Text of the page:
Public health officials for years have urged Americans to limit consumption of red meat and processed meats because of concerns that these foods are linked to heart disease, cancer and other ills. But on Monday, in a remarkable turnabout, an international collaboration of researchers produced a series of analyses concluding that the advice, a bedrock of almost all dietary guidelines, is not backed by good scientific evidence. If there are health benefits from eating less beef and pork, they are small , the researchers concluded. Indeed, the advantages are so faint that they can be discerned only when looking at large populations, the scientists said, and are not sufficient to tell individuals to change their meat-eating habits. The new analyses are among the largest such evaluations ever attempted and may influence future dietary recommendations. In many ways, they raise uncomfortable questions about dietary advice and nutritional research, and what sort of standards these studies should be held to.
How risky is eating red meat? New papers provoke controversy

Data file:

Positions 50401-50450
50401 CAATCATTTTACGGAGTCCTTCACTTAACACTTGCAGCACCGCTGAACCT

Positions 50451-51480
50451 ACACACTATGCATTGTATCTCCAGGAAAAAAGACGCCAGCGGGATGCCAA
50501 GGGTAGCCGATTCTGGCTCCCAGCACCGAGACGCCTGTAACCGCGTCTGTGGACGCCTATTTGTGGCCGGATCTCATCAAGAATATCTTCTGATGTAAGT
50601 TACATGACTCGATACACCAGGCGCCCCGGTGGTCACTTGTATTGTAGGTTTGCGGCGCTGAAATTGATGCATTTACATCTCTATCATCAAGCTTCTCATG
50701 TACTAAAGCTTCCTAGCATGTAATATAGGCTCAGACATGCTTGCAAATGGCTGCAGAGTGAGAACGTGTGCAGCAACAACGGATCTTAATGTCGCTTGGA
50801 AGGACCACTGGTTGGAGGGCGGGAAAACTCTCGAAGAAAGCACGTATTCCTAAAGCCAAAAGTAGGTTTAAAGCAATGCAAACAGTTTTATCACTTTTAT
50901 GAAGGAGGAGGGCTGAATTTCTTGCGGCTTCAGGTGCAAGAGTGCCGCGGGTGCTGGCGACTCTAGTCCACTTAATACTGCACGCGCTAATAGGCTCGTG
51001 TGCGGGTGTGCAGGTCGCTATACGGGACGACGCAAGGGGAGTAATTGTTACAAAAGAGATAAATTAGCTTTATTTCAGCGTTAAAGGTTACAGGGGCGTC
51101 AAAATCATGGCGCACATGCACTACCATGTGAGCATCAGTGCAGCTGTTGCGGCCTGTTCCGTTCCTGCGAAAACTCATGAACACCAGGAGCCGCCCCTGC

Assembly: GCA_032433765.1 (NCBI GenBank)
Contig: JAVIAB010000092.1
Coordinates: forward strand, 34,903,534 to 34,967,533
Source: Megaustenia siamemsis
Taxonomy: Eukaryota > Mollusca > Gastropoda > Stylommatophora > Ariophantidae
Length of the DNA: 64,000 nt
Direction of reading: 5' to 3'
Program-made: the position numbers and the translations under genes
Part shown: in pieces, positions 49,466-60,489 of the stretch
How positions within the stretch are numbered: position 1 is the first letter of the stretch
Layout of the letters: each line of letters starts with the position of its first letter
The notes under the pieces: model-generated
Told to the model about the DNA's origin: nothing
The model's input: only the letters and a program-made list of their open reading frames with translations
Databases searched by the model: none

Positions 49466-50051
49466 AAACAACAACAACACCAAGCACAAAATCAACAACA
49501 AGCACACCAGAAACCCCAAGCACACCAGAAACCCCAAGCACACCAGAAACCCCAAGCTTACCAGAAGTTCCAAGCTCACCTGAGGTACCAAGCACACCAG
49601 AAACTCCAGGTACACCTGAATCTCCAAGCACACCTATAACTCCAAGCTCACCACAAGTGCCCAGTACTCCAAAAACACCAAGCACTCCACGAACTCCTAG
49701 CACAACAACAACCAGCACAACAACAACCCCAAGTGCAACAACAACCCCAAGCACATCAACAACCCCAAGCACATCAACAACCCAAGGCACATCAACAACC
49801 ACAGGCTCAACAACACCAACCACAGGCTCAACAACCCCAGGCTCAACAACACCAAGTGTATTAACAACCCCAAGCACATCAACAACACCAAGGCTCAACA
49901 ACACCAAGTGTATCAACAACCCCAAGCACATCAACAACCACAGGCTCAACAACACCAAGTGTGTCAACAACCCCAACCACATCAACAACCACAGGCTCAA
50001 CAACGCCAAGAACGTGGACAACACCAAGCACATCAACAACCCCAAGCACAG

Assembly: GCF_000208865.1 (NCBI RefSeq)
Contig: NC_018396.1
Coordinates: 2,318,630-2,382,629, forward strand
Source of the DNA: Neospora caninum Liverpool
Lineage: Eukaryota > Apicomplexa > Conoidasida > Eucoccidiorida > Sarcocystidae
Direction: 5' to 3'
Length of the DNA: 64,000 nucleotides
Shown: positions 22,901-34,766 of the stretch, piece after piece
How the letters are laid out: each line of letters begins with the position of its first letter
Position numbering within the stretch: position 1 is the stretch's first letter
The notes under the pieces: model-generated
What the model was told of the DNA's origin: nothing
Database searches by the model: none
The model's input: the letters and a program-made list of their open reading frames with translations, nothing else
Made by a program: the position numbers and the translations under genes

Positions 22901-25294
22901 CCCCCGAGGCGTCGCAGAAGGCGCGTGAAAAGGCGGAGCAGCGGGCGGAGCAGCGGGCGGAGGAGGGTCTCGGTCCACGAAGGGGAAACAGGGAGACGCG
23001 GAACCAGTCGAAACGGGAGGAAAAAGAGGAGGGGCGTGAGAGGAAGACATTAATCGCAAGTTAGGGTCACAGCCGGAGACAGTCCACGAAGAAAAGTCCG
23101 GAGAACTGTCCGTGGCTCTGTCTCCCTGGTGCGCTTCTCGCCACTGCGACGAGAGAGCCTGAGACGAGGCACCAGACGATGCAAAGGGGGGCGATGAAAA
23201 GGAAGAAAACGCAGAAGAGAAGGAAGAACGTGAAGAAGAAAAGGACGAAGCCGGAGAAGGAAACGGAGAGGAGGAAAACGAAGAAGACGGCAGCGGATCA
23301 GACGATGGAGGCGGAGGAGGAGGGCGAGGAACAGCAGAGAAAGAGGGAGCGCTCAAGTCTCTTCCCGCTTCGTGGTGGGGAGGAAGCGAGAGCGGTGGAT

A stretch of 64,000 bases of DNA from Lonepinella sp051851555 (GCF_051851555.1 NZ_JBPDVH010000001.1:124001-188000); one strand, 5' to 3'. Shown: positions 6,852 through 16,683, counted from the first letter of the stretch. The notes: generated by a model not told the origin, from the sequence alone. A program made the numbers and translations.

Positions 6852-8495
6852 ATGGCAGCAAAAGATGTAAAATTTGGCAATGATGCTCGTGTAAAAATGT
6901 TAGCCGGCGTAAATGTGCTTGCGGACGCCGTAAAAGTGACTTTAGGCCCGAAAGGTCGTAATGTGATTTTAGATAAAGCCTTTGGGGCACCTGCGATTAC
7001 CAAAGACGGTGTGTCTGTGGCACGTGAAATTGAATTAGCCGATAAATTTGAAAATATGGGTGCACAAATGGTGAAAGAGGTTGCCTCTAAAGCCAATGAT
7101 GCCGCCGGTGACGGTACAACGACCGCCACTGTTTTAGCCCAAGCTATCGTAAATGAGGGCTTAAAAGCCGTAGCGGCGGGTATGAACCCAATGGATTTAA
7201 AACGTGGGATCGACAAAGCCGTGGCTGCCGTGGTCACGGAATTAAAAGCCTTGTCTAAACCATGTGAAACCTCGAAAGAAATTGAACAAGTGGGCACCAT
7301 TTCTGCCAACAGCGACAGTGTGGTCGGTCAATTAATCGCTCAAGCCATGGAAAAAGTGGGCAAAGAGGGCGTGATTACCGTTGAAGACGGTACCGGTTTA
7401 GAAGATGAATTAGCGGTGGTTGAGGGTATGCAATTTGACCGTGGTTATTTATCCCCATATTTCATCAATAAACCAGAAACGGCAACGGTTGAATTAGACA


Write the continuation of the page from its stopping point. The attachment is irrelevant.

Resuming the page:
New research papers question value of cutting back on red meat
Updated Aug 22nd, — Written by Craig Clarke. You have been bombarded with headlines about the World Health Organization report from October claiming that red meat causes cancer. That certainly seems like a blow to bacon lovers and strict keto dieters who eat lean pork daily. However, when we dig deeper into the science, we can clearly see that their ruling is scientifically questionable.
Red and processed meat and cancer risk
The often overlooked choice of vegetarianism is beginning to transform into a popular option- but is it the correct option? The controversial topic of vegetarianism is undergoing lengthy research and studies recently as more experiments are occurring. As you read my paper, I ask for an open mind as I investigate nutrition, health disease, and overall life for non vegetarians and vegetarians only, not including vegans. A commonly used argument against vegetarianism is lack of…. The often overlooked alternative of vegetarianism is beginning to transform into a popular option- but is it the correct option?
After a controversial study last fall recommending that it was not necessary for people to change their diet in terms of red meat and processed meat, a large, carefully analyzed new study links red and processed meat consumption with slightly higher risk of heart disease and death, according to a new study from Northwestern Medicine and Cornell University. The new findings come on the heels of a controversial meta-analysis published last November that recommended people not reduce the amount of red meat and processed meat they eat. Dietary Guidelines Advisory committee. The study found a positive association between poultry intake and cardiovascular disease, but the evidence so far isn't sufficient to make a clear recommendation about poultry intake, Zhong said.